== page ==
After spending much of the 2011-2012 offseason and 2012 season trimming payroll, Chicago Cubs team president Theo Epstein and general manager Jed Hoyer may have begun spending on their own home-grown talent - beginning with Starlin Castro. MLB.com reporter Mark Clements reports that the Cubs are close to making official a seven-year, $60 million contract for the Cubs' shortstop. Neither side has confirmed the finalization of the deal as of August 19, but it appears very close.
I hope this deal becomes official very soon. Castro is only 22 years old, and he has already had some accomplishments in less than three years that many players never have in their entire careers. Castro has already made two National League All-Star teams (2011 and 2012) and led the National League in hits (207 in 2011).
Considering that some older players will make nearly three to four times the amount well into their late 30s, the Castro deal looks even better for the Cubs. The contract would put Castro under team control until after the 2019 season and take away his arbitration years before his first free agency time. That would keep valuable financial resources in the team's hands to develop and acquire more players as they continue their rebuilding, which may take a few more years.
The deal is very good for Castro also. He will make an average of $8.57 million per year and still be right around age 30 when it expires. If he performs as expected, he might make far more at that time.
Statistically, Castro compares very well with other shortstops in the league including long-time veterans. Castro leads all shortstops this year in runs batted with 60 at the start of play on August 19. This is on a team dead last in the National League in runs scored. He is hitting .280 (even after a prolonged slump) and is second in hits among shortstops with 134, only three behind Jose Reyes of the Miami Marlins and 17 ahead of the third place Rafael Furcal of the St. Louis Cardinals. He also has 20 steals.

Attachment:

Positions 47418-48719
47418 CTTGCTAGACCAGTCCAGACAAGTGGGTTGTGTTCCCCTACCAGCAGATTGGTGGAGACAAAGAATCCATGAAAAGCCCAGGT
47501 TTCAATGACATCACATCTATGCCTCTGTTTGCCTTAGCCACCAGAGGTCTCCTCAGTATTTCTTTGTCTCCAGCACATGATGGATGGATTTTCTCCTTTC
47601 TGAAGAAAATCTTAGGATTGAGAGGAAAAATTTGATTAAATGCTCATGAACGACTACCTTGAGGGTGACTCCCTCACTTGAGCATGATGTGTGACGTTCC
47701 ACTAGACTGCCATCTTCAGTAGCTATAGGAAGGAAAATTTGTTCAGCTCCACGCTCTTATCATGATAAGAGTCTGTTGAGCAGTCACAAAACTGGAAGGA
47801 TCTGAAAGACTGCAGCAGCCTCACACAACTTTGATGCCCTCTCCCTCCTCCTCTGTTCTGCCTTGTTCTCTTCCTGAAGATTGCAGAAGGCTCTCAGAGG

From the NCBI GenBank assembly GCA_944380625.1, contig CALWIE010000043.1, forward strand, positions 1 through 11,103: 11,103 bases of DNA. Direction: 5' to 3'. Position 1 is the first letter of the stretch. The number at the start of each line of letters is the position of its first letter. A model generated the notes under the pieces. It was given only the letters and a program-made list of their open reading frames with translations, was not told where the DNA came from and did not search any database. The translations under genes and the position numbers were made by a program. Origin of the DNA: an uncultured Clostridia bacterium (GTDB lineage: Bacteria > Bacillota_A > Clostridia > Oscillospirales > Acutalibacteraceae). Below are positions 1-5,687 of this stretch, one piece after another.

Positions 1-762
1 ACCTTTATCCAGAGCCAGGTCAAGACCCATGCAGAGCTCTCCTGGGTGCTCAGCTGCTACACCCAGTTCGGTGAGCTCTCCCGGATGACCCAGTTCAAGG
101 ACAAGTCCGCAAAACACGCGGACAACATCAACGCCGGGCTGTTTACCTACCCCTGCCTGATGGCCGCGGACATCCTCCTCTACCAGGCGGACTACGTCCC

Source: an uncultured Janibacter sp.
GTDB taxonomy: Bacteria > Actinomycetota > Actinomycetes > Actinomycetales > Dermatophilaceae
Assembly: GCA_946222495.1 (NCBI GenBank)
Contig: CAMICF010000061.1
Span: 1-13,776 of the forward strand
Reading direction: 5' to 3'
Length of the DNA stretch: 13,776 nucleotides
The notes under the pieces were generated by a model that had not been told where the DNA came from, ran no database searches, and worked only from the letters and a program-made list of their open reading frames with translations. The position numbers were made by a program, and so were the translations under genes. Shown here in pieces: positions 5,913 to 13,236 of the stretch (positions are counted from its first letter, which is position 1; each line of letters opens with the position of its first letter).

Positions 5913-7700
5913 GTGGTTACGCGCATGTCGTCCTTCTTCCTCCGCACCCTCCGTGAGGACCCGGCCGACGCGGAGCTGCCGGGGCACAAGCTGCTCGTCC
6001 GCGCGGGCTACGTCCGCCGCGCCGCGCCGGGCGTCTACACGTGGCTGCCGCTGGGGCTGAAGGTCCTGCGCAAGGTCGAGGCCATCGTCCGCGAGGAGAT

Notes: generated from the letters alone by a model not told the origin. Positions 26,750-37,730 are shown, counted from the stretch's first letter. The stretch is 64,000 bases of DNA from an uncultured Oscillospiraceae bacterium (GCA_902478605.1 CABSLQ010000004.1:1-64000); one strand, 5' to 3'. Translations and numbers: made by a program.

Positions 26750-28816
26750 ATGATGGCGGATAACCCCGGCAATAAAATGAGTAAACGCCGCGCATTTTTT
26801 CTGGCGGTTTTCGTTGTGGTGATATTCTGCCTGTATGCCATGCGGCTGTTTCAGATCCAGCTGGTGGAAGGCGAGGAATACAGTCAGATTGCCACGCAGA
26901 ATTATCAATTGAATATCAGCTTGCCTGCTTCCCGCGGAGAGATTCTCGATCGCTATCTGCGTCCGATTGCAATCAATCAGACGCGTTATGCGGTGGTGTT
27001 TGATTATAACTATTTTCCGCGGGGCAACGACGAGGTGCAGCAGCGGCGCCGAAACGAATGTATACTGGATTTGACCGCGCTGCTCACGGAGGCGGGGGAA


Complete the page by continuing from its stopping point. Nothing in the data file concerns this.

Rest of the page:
The knocks on Castro are certainly understandable. He makes too many errors. The most frustrating thing is his recurring lack of focus on the field. Fans, teammates, and managers expect players to stay focused all the time, especially when making the money that this contract will pay him. That focus should come with maturity and age, but if Castro loses focus much more, then fans will lose patience with him and get on his case fast.
The Cubs have begun the rebuilding process by jettisoning some higher-priced players. Castro's pending contract shows me a commitment to improving the team from within. Some of the younger talent has begun to get Major League experience, and the Cubs' future may look a little brighter within a few more years.
Baseball Reference, Starlin Castro Player Page, baseball-reference.com.
Mark Clements, Castro, Cubs Won't Confirm Extension Report, cubs.mlb.com, August 18, 2012.
Major League Baseball, Sortable Player Statistics, mlb.mlb.com as of August 19, 2012.
Major League Baseball, Sortable Team Statistics, mlb.mlb.com as of August 19, 2012.
Raymond grew up in Florida and began watching the Cubs on WGN in 1982. He became a fan in 1984 when Ryne Sandberg hit the two famous game-tying home runs off Cardinals closer and former Cub Bruce Sutter. Raymond then solidified his team loyalty when the Cubs won the division later that season and has been a fan ever since. He played baseball through high school and soon after became a varsity coach. Raymond previously produced radio sports talk shows and hosted a weekly MLB radio call-in show. Follow Raymond on Twitter @RayBureau.
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